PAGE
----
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4.0 out of 5 starsWell done!!
Reviewed in the United States on September 4, 2019
This is a very interesting story about a pivotal event in modern history. It is told well and includes the perspectives and roles of the military as well as civilian populations. Some of this has been chronicled in other books I have read but other parts were new to me which made it more interesting. Like any story, not everything that happened could be included and it raises questions as well as provides answers. We were all touched by what happened during this period in Paris and I think this book is enlightening in that regard. It also shines a light on some important figures, mainly Eisenhower, De Gaulle and von Choltitz, while it also shares the stories of the resistance and the political personalities. I highly recommend this book.
Reviewed in the United States on February 19, 2021
I've read a lot of WW II history--including books about the years leading up to the war and the immediate aftermath--and always look for books rich with detail and that have a driving narrative line. This book disappointed me. The writing was very bland. The author repeated himself, for instance when he kept pointing out how good a relationship Ike and De Gaulle had. The book just didn't have the kind of detail that makes history come alive. I just finished two remarkable books about WW II, Poland 1939 and 1941: Fighting the Shadow War. Each of those was enthralling and kept me turning the pages. This one? I turned them more and more slowly with a growing sense of disappointment until I decided to return it.
5.0 out of 5 starsA great read on how Eisenhower managed to balance military needs & political realities
Reviewed in the United States on September 3, 2020
This is a short book written by an eminent historian. Well-written and fast paced. Eisenhower as President let the press paint him as a slow and a naive person, but behind that facade was a cunning strategic thinker and doer. This book about his realistic actions to save Paris from Hitler's orders to destroy it show Eisenhower's political and strategic skills to accept the necessity that Paris had to be saved when that was not Roosevelt's nor the British command's desire or plan. Along the way you meet an outstanding German General and various dedicated French and Swedish officials who helped Eisenhower save Paris.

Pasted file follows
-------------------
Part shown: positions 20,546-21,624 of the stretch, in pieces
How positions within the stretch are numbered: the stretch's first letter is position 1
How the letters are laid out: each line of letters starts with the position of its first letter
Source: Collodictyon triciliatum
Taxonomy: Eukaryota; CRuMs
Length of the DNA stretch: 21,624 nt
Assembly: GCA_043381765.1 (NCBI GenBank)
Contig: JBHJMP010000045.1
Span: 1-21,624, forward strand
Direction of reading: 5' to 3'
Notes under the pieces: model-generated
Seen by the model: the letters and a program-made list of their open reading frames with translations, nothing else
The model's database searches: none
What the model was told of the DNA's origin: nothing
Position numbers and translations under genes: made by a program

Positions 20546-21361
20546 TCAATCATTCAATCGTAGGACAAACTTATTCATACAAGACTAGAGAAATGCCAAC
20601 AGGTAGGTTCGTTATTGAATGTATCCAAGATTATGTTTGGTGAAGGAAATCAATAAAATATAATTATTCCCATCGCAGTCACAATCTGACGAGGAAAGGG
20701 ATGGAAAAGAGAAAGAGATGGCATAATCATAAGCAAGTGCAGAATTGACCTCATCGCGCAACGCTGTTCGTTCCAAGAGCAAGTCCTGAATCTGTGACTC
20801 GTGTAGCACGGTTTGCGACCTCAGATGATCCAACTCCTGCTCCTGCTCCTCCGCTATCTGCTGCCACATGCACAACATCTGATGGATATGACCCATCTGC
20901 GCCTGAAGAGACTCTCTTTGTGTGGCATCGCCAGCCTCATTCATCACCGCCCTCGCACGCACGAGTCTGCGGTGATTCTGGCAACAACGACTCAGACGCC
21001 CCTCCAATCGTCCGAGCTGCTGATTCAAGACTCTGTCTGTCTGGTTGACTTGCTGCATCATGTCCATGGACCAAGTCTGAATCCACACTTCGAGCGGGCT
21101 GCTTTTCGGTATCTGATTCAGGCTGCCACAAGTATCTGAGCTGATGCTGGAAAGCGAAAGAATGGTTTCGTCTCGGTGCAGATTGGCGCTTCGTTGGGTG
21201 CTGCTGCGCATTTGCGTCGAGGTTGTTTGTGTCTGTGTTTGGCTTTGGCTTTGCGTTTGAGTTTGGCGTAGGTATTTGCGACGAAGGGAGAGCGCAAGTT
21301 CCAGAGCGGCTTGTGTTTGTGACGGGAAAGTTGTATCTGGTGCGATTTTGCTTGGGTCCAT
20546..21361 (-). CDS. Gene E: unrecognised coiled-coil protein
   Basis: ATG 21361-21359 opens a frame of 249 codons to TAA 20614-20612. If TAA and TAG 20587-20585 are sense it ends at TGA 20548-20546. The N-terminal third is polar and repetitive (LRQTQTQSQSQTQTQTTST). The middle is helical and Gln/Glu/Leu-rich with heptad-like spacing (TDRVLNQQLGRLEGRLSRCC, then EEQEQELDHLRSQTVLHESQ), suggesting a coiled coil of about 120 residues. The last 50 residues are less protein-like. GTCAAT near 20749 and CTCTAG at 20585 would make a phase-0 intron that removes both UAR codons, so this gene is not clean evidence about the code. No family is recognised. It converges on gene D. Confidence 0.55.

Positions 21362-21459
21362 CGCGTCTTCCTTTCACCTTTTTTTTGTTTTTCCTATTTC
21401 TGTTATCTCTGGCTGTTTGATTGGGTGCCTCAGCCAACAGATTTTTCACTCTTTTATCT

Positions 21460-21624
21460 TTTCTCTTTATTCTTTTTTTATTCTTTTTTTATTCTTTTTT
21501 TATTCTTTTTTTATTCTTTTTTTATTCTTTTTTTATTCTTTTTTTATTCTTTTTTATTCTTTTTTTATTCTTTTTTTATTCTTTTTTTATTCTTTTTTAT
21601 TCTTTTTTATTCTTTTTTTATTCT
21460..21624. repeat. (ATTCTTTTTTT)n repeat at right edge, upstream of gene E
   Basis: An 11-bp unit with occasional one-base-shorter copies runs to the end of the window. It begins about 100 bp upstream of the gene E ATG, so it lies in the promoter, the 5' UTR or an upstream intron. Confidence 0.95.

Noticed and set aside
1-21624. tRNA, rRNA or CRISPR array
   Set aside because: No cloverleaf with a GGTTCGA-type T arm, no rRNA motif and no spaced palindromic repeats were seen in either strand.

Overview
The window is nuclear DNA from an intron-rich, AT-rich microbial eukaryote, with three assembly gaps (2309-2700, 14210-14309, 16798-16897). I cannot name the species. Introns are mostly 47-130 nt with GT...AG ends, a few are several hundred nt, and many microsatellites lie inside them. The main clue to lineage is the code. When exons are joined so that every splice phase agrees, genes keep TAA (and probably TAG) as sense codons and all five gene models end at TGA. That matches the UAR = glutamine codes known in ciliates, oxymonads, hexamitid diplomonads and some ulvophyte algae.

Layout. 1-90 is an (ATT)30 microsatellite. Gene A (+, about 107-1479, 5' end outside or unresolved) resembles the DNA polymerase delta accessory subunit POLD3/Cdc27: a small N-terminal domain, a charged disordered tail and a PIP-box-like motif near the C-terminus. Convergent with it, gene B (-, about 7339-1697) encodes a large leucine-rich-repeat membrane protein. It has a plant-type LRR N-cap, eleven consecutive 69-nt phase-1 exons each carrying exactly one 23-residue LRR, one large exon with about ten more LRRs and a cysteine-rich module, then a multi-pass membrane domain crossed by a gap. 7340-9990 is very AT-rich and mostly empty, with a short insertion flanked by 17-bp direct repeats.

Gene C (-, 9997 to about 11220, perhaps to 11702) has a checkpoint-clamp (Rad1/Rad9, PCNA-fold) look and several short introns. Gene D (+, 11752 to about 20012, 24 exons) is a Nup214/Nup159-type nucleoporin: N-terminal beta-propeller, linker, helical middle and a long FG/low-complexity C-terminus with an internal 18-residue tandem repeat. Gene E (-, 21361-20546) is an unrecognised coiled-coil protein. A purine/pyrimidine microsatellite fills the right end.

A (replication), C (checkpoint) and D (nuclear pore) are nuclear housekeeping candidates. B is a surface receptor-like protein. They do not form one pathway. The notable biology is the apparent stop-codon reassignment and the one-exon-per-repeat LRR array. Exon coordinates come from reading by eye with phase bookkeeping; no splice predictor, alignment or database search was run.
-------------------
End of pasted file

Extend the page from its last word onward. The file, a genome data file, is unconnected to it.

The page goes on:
5.0 out of 5 starsExcellent telling of the liberation of Paris
Reviewed in the United States on December 8, 2019
The themes: US didn’t really want to bother with Paris, DeGaulle pushed the allies into the position he wanted & the German commanding officer’s respect for the grand city and his recognition that Hitler had lost his mind are very well laid out in an interesting manner. The book has helped me get a better understanding of the latter part of the war on the continent.
Reviewed in the United States on September 3, 2019
This concise book is a very easy one to read. The subject, the liberation of Paris in 1944, has been written about many times in the past. Smith makes the story come alive. Normally a biographer, Smith goes afield to relate a fascinating story. This is an excellent book if you know nothing about the liberation of Paris and excellent book for someone who needs a refresher.
5.0 out of 5 starsInteresting, first-hand, historical view of the occupation of Paris.
Reviewed in the United States on May 6, 2020
I am a true Francophile and have a keen interest in the history of WW II. This book revealed so much to me about the history of this very spectacular collaboration to save Paris from Hitler's wish to destroy it. This book even compelled me to watch the movie Is Paris Burning?
5.0 out of 5 starsExcellent study of one event in WWII
Reviewed in the United States on February 24, 2020
This is a well-written, balanced study of the end of the German occupation of Paris in WWII. Since it has a narrow focus, you are given a very complete view of the event, the motivations of the major players and the broader concerns that drove them. Would recommend to anyone interested in history or WWII specifically.
From my previous reading I understood there was a significant amount of fighting on entering Paris, but this book mostly fails to address that. I found that a little surprising, but nonetheless an interesting book.